The Way Humans Learned to Walk on Two Legs

Somewhere between seven million and five million years ago, our distant ancestors started walking upright on two feet. This allowed them to do all kinds of things with their hands, like use tools and make fire, and they became hominins. In the classic illustration The March of Progress, we see a chimpanzee-like ape gradually turning in a modern human, walking more upright in each version. That gave us the idea that human evolution was progressive, but we now know that’s not true.

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Millions of years ago, there were multiple species of early hominins, and they left very different footprints. They walked differently from each other, even in the same time periods, in the same places where they left evidence of their existence. We don’t know how or if they interacted, but we know that the different species were “trying out” different ways of walking bipedally. One study identifies at least five different shapes of hominin feet in a million-year period, from both footprints and fossils. They all had both human-like and apelike features, meaning they could walk and climb trees with them. Environmental pressures must have favored those who walked on two feet, but only one style of upright walking led to the much later homo sapiens. Read about the research that led us to learn the many walking styles of our ancestors at Scientific American. -via Damn Interesting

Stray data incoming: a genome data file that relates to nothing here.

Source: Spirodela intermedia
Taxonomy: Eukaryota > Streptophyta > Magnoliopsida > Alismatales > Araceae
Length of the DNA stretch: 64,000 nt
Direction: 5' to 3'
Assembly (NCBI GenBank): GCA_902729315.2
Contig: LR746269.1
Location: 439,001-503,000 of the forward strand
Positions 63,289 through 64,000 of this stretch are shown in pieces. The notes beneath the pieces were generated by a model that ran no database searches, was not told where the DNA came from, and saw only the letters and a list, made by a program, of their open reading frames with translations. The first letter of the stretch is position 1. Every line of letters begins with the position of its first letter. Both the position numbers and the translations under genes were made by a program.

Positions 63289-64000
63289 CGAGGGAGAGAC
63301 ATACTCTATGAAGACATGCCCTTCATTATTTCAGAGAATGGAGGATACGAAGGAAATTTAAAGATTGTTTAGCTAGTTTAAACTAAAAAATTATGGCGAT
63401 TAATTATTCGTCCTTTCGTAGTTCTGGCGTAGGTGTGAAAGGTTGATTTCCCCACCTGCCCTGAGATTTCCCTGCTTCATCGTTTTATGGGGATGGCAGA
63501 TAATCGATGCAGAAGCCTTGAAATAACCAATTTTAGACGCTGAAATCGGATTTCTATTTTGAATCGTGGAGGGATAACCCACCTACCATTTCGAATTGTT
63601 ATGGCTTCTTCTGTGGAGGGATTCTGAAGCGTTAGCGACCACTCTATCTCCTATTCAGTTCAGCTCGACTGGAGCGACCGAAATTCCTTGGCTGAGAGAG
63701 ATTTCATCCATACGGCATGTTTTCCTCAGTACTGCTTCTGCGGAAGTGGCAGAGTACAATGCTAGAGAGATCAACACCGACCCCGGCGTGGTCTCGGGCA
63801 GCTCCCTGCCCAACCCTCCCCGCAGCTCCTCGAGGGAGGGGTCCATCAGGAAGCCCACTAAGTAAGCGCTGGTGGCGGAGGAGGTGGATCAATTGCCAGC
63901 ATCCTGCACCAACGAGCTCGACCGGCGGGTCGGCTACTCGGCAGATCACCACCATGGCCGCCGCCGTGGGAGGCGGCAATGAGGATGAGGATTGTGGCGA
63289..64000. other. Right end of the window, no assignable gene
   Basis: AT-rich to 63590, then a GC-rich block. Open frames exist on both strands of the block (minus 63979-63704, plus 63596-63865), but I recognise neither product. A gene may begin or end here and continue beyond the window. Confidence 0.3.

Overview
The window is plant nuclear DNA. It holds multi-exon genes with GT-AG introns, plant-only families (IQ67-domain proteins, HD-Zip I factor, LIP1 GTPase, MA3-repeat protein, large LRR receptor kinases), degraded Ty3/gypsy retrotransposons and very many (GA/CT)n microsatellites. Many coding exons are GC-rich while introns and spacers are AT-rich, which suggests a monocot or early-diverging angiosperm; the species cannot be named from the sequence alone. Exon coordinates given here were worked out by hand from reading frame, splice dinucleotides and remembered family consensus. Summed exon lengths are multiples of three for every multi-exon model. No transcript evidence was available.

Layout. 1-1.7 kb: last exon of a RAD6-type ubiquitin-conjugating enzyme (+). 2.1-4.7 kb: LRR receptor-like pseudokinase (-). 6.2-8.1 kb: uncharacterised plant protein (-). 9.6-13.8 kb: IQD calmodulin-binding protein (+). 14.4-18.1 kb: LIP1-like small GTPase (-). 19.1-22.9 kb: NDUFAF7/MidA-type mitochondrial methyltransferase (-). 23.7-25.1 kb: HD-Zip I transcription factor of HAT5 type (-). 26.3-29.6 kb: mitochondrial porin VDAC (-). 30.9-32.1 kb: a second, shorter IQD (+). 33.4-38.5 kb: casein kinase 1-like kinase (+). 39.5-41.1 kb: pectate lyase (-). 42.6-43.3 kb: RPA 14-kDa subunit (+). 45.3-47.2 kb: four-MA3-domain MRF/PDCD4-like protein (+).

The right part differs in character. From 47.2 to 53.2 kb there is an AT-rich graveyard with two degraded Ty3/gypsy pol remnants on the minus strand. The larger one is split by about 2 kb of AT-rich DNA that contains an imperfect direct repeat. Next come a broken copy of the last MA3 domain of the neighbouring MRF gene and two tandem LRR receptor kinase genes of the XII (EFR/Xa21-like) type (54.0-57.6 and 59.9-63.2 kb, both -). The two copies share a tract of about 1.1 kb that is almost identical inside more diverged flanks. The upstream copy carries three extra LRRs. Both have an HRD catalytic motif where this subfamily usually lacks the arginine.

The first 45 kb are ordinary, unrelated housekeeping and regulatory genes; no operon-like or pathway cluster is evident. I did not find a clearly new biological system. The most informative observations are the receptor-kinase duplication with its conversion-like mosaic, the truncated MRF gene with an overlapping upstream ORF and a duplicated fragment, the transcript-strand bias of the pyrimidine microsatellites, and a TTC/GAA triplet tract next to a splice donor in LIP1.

(Image credit: Paul Keller)

Source: neatorama

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